However, what I understood from them is the premise of this post. It seemed that the kids from larger metro cities were also more likely to attempt to emmulate the myths/stereotypes created about (insert city here). Because (insert city here) was big, they had to live big too – regardless of their financial situation. Geograpic stereotypes had to be validated, despite the cost(s).

You could be saying, “Sille, that was twenty-plus years ago. How is this relevant today?”

Ok. The social climate twenty-plus years ago was not necessarily as prosperity focused as it is today. Music and culture had variety and was about expressing all facets of a culture. For example, Public Enemy, N.W.A., MC Hammer, Brand Nubian, Erick B. and Rakim, Nas – even Jay-Z were all played on the radio. Unfortunately, current music has been reduced to fantasies of living lavish lifestyles free from rules, accountability, and responsibility.

And it’s not just music. Reality TV is following the same formula. I’m not going to go too deep into my feelings about “reality TV”, but you can read it here.  In short, Black culture is being segmented into two groups:

  1. Those who have and want/need to let you know they have; and,
  2. Those who do not have and want people to believe that they do.

Note: Before you get mad and tell me that Black culture is more than what is listed above, I know this. Read my statement again. I said Black culture is being segmented this way, not that it is this way.

Moving on…

Teens, in general, are significantly influenced by their friends and culture. African-American teens are no exception. We are being told everyday how we need to “keep up with the Joneses” and even the most mature of us have been seduced by this notion. Designer clothes, shoes, and purses. Luxury cars, homes, and vacations. We are bombarded with messages telling us our lives will be upgraded by a new phone, car, home, boat, etc. Our personal values have become intertwined with our quest for material gain and it is suffocating our children.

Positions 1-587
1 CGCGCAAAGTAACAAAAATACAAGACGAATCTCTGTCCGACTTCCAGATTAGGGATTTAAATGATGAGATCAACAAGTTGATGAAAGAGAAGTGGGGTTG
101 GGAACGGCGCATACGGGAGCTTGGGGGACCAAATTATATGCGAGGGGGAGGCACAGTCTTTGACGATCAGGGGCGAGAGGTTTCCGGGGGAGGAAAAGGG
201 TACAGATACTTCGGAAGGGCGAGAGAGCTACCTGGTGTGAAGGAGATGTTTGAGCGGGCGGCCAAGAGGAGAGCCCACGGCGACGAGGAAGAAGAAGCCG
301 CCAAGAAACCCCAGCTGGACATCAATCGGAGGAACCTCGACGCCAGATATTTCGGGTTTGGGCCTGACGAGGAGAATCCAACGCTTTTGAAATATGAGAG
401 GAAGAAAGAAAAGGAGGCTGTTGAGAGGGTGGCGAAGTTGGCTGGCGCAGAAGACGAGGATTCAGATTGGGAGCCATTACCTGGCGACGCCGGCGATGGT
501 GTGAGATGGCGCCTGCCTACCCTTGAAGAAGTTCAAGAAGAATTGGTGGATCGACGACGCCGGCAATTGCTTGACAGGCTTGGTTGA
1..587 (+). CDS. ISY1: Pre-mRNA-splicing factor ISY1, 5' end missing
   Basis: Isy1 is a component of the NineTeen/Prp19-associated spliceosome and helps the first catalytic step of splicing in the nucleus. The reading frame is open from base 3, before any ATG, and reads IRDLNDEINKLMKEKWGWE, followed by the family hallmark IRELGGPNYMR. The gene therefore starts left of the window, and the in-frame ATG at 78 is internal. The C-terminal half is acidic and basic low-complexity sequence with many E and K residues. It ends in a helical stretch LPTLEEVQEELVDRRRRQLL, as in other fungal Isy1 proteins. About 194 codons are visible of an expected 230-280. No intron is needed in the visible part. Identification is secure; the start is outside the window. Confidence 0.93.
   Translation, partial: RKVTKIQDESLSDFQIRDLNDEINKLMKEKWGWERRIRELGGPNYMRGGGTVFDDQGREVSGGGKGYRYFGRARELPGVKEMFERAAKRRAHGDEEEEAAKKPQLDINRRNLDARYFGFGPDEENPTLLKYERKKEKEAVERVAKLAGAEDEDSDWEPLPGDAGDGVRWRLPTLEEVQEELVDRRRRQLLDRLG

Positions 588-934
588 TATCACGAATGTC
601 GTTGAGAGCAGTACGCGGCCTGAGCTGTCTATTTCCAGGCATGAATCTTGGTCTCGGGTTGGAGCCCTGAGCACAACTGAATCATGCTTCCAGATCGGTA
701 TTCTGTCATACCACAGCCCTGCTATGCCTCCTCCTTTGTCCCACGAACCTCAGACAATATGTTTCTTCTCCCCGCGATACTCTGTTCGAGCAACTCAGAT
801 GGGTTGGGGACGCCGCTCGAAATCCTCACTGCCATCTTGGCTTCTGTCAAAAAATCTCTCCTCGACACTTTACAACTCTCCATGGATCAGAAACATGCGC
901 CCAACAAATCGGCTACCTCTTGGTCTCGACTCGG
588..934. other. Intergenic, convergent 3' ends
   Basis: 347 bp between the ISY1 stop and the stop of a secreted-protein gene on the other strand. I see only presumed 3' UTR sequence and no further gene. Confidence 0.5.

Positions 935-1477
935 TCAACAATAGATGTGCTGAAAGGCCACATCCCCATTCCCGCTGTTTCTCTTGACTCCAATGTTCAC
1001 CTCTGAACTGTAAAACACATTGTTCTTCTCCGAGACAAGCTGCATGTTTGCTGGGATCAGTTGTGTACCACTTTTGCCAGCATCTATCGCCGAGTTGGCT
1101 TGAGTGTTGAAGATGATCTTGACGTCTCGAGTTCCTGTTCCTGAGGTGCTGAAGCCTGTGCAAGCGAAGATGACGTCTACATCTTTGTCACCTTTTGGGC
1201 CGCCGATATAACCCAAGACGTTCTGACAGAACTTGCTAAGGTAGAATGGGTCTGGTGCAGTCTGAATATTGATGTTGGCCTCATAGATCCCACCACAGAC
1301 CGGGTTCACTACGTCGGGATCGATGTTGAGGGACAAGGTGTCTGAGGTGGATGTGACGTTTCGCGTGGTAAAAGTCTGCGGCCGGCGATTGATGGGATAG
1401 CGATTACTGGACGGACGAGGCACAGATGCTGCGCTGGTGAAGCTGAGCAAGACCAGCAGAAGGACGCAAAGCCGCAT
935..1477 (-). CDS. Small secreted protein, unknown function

The fallacy of proximity is simple: Our desire to keep up with the Joneses is exponentially increased by our proximity and/or exposure to them. For example, I never saw a Maserati, Bently, or Rolls Royce until I moved to Atlanta. I also had no concept of what a mansion was until I moved here. The blessing of living in a large metro city is that my beliefs regarding how far I could go in my career and how much I could make increased significantly. The curse is what I wanted and expected for myself and my family also increased. I wanted a life that I hadn’t imagined before I moved here. One that I only saw on TV. Now, “the pie” was real and I wanted a piece. Thanks George and Weezy, LOL!


On my original Facebook post, I was warned against writing another post about what is wrong with Black teens. I agree. We don’t need more posts or papers or books telling us that the milenials are on an inevitable path towards destruction. However, I cannot ignore what I see. You see, I worked at an urban high school in the metro-Atlanta area, and what I saw was disturbing. I saw more Gucci than good grammar. I saw more ratchet than writing. I saw more Louis Vutton than life values. I worked with kids that can tell you more about what they wanted materially, than what they wanted vocationally. Yes, they seemingly were on a path towards destruction. And yet, I also saw hope.

The best way to alter this path is for those of us that know some pathways to success to mentor those students that don’t. I can’t hold a child responsible for never being taught “how to fish.” We must instill in them and increase the value of education while dimishing the quest for material fulfillment. We must replace the word “rich” with the word “wealth”. We must redefine success. We must demonstrate sound principles, accountability, responsibility, humility, and respect. We must foster a sense of community and oneness, and we must remove the “nots” from our vocabulary. The can-nots, the will nots, the do nots, the have nots, etc. We must understand that the further we can move our definition of success from obtaining the material representations of it; the closer we can come to actually achieving it.

The “trap” and its music can teach you a lot about life, but what it can’t teach you is how not to become trapped by it.



“Peep my ver-na-cular cuz I don’t know how to act…”